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Road Culture

At the back: Erwin and Me

If you had a chance to tell a world champion something, what would it be? I guess I hadn’t really thought about it either.

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From the December 3, 2007 issue of VeloNews 

At a UCI cyclocross race weekend on Long Island this October, current world champion Erwin Vervecken headlined the star-studded fields of national champions and elite riders from around the world. I showed up to race in my category, then watch the pros over a beer or two.

I raced in the 3/4 field, which allowed me to get my anonymous performances out of the way early, medicate with a couple of Belgian beverages and then sit back and watch the big engines take over. And take over they did.

The lowlight of my weekend was a failed attempt at passing my off-the-back compatriot before the finish
line. We jockeyed back and forth throughout the race. The last 180-degree turn put me away for good. I took it wide, he got the inside line again, and I barreled in for 28th place instead of 27th.

Contrast this battle with Vervecken, Barry Wicks and Ryan Trebon motoring away from a talented field and trading blows all over the course. After a long, hot 60 minutes, the outcome played out right below me from a vantage point high on a hill. Trebon appeared to tire from his big pulls and fell off the pace. Wicks took the lead and Vervecken sat in. During the final full-gas push to the finish, the world champ charged out from behind the big Kona rider’s wheel and took the win amid a chorus of screams and cowbells.

With so much happening on the cyclocross scene right now in the U.S. and Europe, I was thrilled to soak it all in. After the race I hung out with my brother-in-law Todd, who flew in from California for the event. All the big players were surrounded by media types, and we picked up scraps of color and sound from the post-race buzz as riders and spectators filed out of the venue.

After a long day of racing and tramping through forests and hillsides, we decided a shower was in order.

Luckily the locker rooms on site were still open. Todd and I gathered up our bars of soap and towels, made our way through the empty space of the community center, and pushed open the locker room door.
And there was Erwin.

In an otherwise completely empty locker room sat Vervecken, rainbow kit draped on the wooden bench
next to him, finishing off the last couple of buttons on his shirt. I stood in the doorway with the look of an East Hampton deer about to get slammed by Martha Stewart’s limo.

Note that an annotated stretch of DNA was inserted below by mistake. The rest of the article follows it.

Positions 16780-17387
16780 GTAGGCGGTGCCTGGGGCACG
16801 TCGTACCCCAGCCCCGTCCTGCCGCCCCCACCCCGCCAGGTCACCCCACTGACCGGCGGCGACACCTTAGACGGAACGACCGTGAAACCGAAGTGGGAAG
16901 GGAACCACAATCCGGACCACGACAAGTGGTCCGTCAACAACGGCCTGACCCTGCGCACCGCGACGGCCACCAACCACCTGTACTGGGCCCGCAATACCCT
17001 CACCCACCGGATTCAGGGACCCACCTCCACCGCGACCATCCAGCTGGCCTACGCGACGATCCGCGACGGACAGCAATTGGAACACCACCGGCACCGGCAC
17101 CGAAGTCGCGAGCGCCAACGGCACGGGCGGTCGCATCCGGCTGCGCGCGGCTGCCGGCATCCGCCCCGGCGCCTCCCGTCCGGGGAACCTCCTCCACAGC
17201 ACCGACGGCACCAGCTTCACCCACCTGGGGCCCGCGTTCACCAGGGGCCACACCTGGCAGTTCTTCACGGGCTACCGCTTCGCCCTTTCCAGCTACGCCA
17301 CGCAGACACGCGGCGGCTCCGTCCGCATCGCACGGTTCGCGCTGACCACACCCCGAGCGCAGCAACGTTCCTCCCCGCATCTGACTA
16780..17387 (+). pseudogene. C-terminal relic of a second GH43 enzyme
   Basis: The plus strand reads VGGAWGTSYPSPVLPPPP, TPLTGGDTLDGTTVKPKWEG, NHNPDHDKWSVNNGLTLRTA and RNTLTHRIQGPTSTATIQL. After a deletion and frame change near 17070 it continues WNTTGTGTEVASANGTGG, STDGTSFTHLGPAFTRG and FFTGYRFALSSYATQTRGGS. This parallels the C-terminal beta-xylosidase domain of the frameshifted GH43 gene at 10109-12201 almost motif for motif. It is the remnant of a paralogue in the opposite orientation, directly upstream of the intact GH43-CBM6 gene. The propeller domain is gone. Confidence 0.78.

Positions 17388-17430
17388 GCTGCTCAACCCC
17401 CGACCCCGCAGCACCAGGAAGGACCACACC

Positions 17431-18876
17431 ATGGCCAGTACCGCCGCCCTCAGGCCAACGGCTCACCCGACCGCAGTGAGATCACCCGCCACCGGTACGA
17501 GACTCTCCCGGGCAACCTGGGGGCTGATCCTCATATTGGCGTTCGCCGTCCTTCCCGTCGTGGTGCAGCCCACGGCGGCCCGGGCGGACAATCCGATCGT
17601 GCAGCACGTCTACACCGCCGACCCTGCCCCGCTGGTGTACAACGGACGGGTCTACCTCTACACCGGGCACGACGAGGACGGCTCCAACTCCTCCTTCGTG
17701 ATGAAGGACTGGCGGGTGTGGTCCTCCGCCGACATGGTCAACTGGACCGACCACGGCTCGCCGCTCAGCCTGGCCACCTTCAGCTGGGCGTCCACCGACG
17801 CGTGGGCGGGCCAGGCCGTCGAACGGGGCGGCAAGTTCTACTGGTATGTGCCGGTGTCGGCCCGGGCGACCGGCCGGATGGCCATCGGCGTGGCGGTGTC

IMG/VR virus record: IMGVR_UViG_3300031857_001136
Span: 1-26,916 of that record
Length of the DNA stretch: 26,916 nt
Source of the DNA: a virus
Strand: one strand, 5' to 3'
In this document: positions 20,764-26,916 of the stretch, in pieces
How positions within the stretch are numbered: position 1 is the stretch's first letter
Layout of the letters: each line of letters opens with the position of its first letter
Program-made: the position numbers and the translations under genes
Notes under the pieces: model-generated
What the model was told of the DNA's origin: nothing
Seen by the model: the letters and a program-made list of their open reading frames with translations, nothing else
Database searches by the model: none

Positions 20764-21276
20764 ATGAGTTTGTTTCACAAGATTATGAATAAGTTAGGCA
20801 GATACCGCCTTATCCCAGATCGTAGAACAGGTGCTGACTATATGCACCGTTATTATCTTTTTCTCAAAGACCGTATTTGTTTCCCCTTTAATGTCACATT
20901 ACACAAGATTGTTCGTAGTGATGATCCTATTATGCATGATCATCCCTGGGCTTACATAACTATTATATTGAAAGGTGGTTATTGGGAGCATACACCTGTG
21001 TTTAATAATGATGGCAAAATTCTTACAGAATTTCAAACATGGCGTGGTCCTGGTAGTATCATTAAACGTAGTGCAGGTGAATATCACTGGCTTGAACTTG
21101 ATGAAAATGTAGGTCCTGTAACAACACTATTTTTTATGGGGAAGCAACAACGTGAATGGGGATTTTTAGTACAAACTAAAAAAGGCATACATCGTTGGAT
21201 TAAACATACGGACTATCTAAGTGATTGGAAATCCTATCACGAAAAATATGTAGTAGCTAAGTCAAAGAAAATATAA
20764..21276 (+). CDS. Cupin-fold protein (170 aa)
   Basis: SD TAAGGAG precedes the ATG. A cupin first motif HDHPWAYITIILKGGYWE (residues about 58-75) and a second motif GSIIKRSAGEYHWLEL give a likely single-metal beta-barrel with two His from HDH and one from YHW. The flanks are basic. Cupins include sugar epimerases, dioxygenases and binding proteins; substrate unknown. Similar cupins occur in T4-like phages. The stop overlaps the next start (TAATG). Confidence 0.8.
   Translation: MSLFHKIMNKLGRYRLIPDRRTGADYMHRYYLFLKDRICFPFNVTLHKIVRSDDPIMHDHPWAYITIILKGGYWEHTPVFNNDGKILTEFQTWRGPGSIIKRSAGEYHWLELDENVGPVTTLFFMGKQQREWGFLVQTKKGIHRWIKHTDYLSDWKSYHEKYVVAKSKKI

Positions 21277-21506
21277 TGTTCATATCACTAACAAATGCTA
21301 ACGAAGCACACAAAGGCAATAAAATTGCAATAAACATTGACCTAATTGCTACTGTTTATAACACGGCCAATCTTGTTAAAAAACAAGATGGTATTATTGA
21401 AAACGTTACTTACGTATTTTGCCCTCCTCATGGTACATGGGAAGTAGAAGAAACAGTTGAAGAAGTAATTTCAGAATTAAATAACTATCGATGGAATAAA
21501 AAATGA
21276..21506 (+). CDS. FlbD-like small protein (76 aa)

I looked over at Todd for help. Nothing there but a blank stare as well. So I took the plunge.

“Nice race.”

Nice race? That’s all I had? Nice race?

“Thanks,” said Vervecken. “It was hot out there. I’m not used to that in Belgium. Did you race?”
My belly tightened. It did the same thing in 2nd grade when Mrs. Lovejoy asked me to stand up and give my presentation on Costa Rica that I thought was due the following week. Did Vervecken just ask me about MY race?

“Yeah,” I stammered. “I raced a bit earlier in the day.”

“And your results?” the world champ asked. “Were you happy with your results?”

At that moment something happened. Maybe the fact that Vervecken slipped the rainbow threads into his duffel prompted my bravery. Suddenly he was just a guy in the locker room talking up the race day. He wanted to know about my race? Fine. So off I went. Vervecken got to hear all about my poor start, my struggles through the rutted, sandy turn in the woods, my inability to ride the steepest climb, and how “Methane Hill” (i.e. a 10-foot pile of soft, gassy dross that somehow made the final course cut) put me into the red zone and out of contention on lap one. At one point I could even hear myself talking and thought, “When is this guy going to shut up?”

But isn’t that just how it is with us bike racers? Is there a bigger collection of self-absorbed athletes on earth with our runway-ready legs, worries over .08 watts/kg and endless brawls over whether to pinch or glue a tire? Here I was next to the world champ who had nothing better to do while he dried his hair than tell me about an epic, mud-caked battle with Nys, and I was blathering on about how I couldn’t catch some desk jockey accountant from the bike club across town on the last lap of a C race.

And let me tell you, Erwin listened.

Well, I’m here to report that even though that moment in time was a highlight in my sheltered athletic life, I know I blew it. Why didn’t I ask Vervecken about training or the Euro scene or, heck, where to get the best frites in Belgium? Eventually I thanked him for making the trip to the U.S., wished him good luck, and parted ways with the champ. Such wasted opportunity.

I did, however, have a chance to make good the next day. Katie Compton was parked right next to me. After she won the day by blistering the talented Lyne Bessette on a fast, dusty course, she sat on her bumper and got an earful about how those cheap clinchers I got on clearance were giving me fits through the off-camber sections.

An American in France

What’s it like to be an American cyclist living in France? Watch to get professional road cyclist Joe Dombrowski’s view.